Controversial Viral Video Shows Baby Struggling to Swim - NBC 6 South Florida

Controversial Viral Video Shows Baby Struggling to Swim

Infants are taught to roll onto their backs to float, rest and breathe, and maintain that position until help arrives

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    Video of Baby Struggling to Swim Draws Controversy

    A video of a baby that appears to be struggling to stay afloat in a pool has drawn criticism, but the Florida mom behind the viral video swears by the method, known as Infant Swimming Resource. (Published Monday, May 9, 2016)

    Captioned "So hard to watch but every kid should learn this young," a viral video of a baby who appears to be struggling to swim is stirring up mixed reactions from viewers.

    Uploaded to Facebook on May 2 by user "DOV," the roughly two-minute clip shows a baby girl being lured into a pool, then falling face-first into the water.

    The baby appears to struggle to keep her head up and is heard making soft, muffled cries as adults off-camera encourage her, repeating "Good girl!" She eventually flips onto her back and floats. The adults still do not pick her up.

    After roughly 90 seconds, a woman lifts the baby out of the water and is heard saying "I've got you, baby."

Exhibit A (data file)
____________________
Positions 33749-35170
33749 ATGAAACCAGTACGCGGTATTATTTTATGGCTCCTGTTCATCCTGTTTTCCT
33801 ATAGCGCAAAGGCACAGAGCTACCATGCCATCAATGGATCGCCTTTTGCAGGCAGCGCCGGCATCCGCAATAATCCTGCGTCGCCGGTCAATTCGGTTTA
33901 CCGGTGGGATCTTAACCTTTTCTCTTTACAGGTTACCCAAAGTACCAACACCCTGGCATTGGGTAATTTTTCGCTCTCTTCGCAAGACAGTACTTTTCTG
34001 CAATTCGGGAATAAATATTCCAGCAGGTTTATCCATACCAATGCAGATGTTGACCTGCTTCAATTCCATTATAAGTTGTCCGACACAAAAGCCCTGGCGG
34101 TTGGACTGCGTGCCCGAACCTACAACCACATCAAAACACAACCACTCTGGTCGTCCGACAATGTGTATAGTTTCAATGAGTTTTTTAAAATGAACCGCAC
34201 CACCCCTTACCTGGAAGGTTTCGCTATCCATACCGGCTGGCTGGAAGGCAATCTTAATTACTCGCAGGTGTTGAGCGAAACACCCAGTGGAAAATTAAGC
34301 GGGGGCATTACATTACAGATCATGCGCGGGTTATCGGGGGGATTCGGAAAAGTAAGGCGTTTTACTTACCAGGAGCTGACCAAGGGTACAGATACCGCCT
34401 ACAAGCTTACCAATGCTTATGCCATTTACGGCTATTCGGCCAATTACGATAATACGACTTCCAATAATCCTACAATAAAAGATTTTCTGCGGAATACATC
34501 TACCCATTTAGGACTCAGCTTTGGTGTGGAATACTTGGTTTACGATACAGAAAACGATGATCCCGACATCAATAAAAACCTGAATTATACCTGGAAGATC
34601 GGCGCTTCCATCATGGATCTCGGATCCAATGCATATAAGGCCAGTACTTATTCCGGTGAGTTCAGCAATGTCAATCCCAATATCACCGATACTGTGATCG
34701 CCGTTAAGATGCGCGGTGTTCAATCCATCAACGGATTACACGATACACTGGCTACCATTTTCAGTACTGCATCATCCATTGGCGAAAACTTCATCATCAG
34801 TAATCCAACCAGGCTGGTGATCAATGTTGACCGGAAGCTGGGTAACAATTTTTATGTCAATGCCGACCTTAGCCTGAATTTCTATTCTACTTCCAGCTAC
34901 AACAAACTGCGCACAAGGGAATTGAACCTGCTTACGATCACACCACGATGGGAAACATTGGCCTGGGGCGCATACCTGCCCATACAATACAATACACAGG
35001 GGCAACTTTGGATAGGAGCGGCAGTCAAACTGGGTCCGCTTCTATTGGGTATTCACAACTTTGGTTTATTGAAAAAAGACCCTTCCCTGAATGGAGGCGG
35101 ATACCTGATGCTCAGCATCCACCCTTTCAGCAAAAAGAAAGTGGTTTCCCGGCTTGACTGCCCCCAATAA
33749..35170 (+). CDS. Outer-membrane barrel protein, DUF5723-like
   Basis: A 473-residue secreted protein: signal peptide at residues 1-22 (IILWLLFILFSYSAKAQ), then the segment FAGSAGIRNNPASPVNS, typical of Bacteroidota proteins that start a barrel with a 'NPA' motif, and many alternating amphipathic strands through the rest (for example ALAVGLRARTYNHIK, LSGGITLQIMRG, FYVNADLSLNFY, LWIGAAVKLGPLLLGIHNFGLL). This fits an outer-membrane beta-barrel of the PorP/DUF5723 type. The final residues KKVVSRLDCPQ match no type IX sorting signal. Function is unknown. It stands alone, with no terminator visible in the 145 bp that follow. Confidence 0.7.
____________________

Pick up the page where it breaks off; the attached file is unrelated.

Keri Morrison, the Palm Beach County, Florida mom behind the viral video, swears by the method known as Infant Swimming Resource. The baby in the video is her daughter.

    The ISR method starts with babies as young as 6 months. Infants are taught to roll onto their backs to float, rest and breathe, and maintain that position until help arrives.

    "You're seeing a 6-month-old sitting on the steps playing, which can be a real-life situation, she falls in and she turns over and saves herself and floats for over a minute and a half," Morrison told NBC's "Today" show about the video. "I don't see how there could be anything negative about that."

    Morrison lost her son three years ago in a drowning accident in Orlando. She started the Live Like Jake Foundation to promote drowning prevention and awareness, as well as to provide scholarships for swimming lessons. 

    She and the organization strongly support the ISR method, providing videos and information on ISR on the Live Like Jake website.

    "Children are curious, capable, and have an uncanny ability to overcome obstacles like pool fences," ISR says on its website. "At ISR we take that ability and teach them skills to potentially save themselves if they find themselves in the water alone." 

    The Facebook video is triggering mixed emotions from viewers who have commented on the post more than 1,500 times. Some are praising the parents' methods, while others express discomfort at seeing the baby appear to struggle to swim.

    "Child was not in any danger," one comment reads, going on to say, "Great parenting. Showing others how this teaching can save lives."

    Another reads, "Why do people think this is good? The child needs the comfort of a parent."

    As of Monday morning, the video has been viewed more than 600,000 times and shared 10,000 times with nearly 4,000 reactions.

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